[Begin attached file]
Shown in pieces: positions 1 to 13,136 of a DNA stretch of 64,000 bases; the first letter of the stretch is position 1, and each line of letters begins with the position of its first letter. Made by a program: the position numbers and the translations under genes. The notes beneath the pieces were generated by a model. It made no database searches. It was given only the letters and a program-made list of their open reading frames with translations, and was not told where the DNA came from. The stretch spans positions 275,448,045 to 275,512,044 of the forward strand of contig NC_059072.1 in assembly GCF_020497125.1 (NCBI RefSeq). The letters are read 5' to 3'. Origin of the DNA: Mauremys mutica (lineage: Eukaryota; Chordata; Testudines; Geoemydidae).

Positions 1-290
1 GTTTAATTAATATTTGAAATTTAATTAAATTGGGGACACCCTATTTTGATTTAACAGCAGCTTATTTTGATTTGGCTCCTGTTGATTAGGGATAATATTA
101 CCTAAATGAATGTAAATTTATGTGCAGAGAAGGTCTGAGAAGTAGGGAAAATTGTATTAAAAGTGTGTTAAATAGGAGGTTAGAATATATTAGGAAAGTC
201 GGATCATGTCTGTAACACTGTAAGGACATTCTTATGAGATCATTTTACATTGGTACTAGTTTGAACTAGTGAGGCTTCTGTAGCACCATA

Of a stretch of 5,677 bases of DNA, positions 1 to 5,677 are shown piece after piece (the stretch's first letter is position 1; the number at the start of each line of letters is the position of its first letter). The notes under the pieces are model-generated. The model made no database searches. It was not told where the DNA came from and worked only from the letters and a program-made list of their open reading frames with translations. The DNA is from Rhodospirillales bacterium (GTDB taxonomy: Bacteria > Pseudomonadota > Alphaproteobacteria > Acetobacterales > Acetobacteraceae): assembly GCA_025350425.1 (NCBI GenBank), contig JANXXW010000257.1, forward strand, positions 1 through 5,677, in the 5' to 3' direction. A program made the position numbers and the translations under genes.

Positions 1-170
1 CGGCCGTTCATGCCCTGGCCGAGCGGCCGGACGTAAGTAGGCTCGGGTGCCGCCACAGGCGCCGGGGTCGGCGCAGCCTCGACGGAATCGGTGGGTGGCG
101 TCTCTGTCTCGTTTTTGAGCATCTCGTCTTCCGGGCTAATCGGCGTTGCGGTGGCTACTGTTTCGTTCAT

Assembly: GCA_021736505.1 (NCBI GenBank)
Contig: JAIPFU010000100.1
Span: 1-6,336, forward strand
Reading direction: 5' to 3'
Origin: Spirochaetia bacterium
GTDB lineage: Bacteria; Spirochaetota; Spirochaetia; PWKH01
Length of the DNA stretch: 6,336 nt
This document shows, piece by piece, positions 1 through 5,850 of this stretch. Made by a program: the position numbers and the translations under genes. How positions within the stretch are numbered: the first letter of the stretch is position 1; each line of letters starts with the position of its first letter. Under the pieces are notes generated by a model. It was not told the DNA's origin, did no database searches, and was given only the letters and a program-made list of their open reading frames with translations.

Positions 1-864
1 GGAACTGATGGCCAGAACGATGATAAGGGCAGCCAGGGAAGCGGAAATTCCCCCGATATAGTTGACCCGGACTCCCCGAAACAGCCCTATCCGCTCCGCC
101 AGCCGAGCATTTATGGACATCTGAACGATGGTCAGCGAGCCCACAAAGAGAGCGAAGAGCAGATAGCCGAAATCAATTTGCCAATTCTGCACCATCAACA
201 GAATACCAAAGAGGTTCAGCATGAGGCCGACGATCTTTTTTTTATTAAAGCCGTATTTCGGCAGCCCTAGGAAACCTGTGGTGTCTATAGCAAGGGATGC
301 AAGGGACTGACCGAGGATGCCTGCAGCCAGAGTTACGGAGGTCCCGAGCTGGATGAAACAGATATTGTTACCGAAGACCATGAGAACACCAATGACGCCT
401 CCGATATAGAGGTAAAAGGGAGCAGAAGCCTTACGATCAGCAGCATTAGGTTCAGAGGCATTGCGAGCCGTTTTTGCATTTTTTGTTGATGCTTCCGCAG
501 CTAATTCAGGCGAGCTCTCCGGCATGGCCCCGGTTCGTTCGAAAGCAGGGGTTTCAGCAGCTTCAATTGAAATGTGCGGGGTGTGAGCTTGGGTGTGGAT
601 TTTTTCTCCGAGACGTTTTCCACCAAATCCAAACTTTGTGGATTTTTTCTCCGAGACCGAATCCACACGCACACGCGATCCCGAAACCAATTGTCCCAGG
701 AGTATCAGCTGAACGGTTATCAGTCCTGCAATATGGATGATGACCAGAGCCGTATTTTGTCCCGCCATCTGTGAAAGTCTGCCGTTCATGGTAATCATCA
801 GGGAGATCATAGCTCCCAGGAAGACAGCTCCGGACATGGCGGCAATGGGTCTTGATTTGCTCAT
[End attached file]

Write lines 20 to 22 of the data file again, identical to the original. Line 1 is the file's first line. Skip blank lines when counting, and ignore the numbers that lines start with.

101 AGCCGAGCATTTATGGACATCTGAACGATGGTCAGCGAGCCCACAAAGAGAGCGAAGAGCAGATAGCCGAAATCAATTTGCCAATTCTGCACCATCAACA
201 GAATACCAAAGAGGTTCAGCATGAGGCCGACGATCTTTTTTTTATTAAAGCCGTATTTCGGCAGCCCTAGGAAACCTGTGGTGTCTATAGCAAGGGATGC
301 AAGGGACTGACCGAGGATGCCTGCAGCCAGAGTTACGGAGGTCCCGAGCTGGATGAAACAGATATTGTTACCGAAGACCATGAGAACACCAATGACGCCT